Maybe you need to grab that data and do some clustering to see what stands out. There are a couple of algorithms out there that will do this, like iCluster, but what if you want mo'?
this paper from Chen Meng et al., they describe this new R BioConductor package (under "mogsa") that can perform these clustering analyses, better and 1,000 x faster!
How's it work? Well, it starts here...
...and then it gets complicated. If any of you guys who are good with math that contains letters have feedback, please leave some comments. I'm not exactly...qualified to review this part of the paper.
You might wonder why I'm writing this. And why I think the Kuster Cluster passes muster.
Remember this awesome study where they did proteomics of the entire NCI-60 panel? What if they showed that they could take their algorithm, this proteomics data set AND some transcriptomics data and they can start to see differentiation in clustering based on cell origin and cancer type?
If you take the transcriptomic data from the NCI-60 panel and do normal clustering via principal component analysis (PCA), you're probably going to end up with a figure like this one I published a couple years ago (the ones in red are stromal invasion):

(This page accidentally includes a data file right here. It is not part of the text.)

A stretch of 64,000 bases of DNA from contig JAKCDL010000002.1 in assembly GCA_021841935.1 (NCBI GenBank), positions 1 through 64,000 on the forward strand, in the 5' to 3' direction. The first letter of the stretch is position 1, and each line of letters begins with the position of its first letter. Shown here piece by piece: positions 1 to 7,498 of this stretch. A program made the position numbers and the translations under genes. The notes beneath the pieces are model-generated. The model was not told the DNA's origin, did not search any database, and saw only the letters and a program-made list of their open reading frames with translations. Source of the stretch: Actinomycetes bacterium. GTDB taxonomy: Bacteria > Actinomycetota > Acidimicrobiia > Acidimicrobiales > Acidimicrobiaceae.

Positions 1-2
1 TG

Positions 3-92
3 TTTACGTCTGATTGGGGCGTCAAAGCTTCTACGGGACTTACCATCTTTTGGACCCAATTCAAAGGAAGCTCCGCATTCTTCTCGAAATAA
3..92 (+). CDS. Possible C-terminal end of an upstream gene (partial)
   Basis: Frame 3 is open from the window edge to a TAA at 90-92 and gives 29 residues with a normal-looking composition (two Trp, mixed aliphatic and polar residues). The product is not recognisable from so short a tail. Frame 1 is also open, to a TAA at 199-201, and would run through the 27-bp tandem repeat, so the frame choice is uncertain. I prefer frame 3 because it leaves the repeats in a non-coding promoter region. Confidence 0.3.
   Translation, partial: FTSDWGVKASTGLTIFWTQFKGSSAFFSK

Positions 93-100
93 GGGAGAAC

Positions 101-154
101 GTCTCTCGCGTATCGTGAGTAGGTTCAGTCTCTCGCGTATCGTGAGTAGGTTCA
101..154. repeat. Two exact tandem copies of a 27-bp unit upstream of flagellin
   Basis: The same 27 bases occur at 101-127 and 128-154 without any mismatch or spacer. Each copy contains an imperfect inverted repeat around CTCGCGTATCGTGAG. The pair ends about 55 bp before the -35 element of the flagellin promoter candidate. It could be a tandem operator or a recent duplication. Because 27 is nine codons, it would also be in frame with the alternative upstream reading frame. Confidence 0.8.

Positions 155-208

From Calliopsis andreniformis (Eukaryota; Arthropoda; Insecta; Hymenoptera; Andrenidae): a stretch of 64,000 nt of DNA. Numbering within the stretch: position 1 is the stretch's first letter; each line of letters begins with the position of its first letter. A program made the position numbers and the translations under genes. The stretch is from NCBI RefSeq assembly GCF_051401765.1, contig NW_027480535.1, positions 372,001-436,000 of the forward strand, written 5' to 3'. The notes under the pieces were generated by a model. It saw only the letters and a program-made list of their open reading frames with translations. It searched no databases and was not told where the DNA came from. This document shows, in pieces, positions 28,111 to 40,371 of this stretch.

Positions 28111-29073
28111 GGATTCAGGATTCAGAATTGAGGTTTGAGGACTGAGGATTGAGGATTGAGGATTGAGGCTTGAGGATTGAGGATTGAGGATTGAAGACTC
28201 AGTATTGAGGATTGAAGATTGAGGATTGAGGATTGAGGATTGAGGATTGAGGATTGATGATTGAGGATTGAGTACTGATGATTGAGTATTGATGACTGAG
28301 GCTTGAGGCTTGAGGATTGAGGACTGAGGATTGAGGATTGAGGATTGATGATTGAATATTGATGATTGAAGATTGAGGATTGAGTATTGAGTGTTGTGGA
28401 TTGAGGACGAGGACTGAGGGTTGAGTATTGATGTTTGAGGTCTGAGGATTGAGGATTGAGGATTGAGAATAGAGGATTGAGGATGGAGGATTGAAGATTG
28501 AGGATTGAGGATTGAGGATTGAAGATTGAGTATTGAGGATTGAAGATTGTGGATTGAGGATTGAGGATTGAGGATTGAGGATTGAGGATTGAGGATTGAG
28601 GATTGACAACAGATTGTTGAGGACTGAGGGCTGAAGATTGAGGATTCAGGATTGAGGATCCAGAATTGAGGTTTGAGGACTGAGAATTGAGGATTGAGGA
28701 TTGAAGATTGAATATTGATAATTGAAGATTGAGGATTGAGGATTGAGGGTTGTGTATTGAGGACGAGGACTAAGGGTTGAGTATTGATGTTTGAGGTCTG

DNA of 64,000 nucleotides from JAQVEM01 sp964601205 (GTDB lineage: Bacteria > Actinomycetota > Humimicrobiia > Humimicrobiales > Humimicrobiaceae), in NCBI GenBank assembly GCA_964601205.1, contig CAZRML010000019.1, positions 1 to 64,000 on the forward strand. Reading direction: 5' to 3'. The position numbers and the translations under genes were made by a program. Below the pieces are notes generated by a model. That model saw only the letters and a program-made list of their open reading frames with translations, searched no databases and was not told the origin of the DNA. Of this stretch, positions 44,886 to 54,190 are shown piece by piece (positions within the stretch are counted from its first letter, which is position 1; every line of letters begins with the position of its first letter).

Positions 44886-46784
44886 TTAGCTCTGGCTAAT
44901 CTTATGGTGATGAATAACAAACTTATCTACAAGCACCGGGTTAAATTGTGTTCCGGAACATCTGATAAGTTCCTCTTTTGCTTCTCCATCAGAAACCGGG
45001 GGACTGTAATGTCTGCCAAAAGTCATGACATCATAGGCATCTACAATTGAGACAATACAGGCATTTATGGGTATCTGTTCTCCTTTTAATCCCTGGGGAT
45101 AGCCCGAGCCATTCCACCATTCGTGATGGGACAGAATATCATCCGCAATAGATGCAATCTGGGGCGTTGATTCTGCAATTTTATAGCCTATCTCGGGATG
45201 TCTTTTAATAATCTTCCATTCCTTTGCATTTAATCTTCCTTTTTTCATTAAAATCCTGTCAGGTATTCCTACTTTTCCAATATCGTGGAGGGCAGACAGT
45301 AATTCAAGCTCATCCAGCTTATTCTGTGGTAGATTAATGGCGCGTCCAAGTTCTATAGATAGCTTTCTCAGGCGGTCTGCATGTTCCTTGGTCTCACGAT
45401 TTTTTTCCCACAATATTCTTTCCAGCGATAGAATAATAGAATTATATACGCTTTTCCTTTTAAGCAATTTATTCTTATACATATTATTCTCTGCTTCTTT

A couple weird things are going to score as nasty outliers and then your are going to end up squeezing your maths and getting just a gobbledy-gook of your cell lines all clustered together. If you go through and remove "outlier" after "outlier" you'll eventually start to see something that approaches clustering. The problem is that cancer cells are so messed up and variable in what makes them cancerous that it is just about impossible to make sense out of what you are seeing. Not impossible, but hard.
Clustering, btw, is a really central technique to how genomics people make sense of their data.
So what if you had the complementary information of the transcriptomics and proteomics and did some clustering. Can that improve what you're seeing?
From the proteomic data (right) you can't really differentiate the melanoma cell lines from everything else. However, it does fall out in the transcriptomics data. The opposite goes for the leukemia. When you look at the transcriptomics data, the leukemia is right in the mix with the rest of the cell lines, but it differentiates strongly in the proteomics data. How does leukemia differ from other cancers? Look at the proteins that are driving this differentiation!! Is the differentiating factor the original cell type involved? Maybe, but maybe the difference is that family of protein pumps that also make melanomas so resistant to that chemotherapeautic you've been working with!
TL/DR: Proteomics improves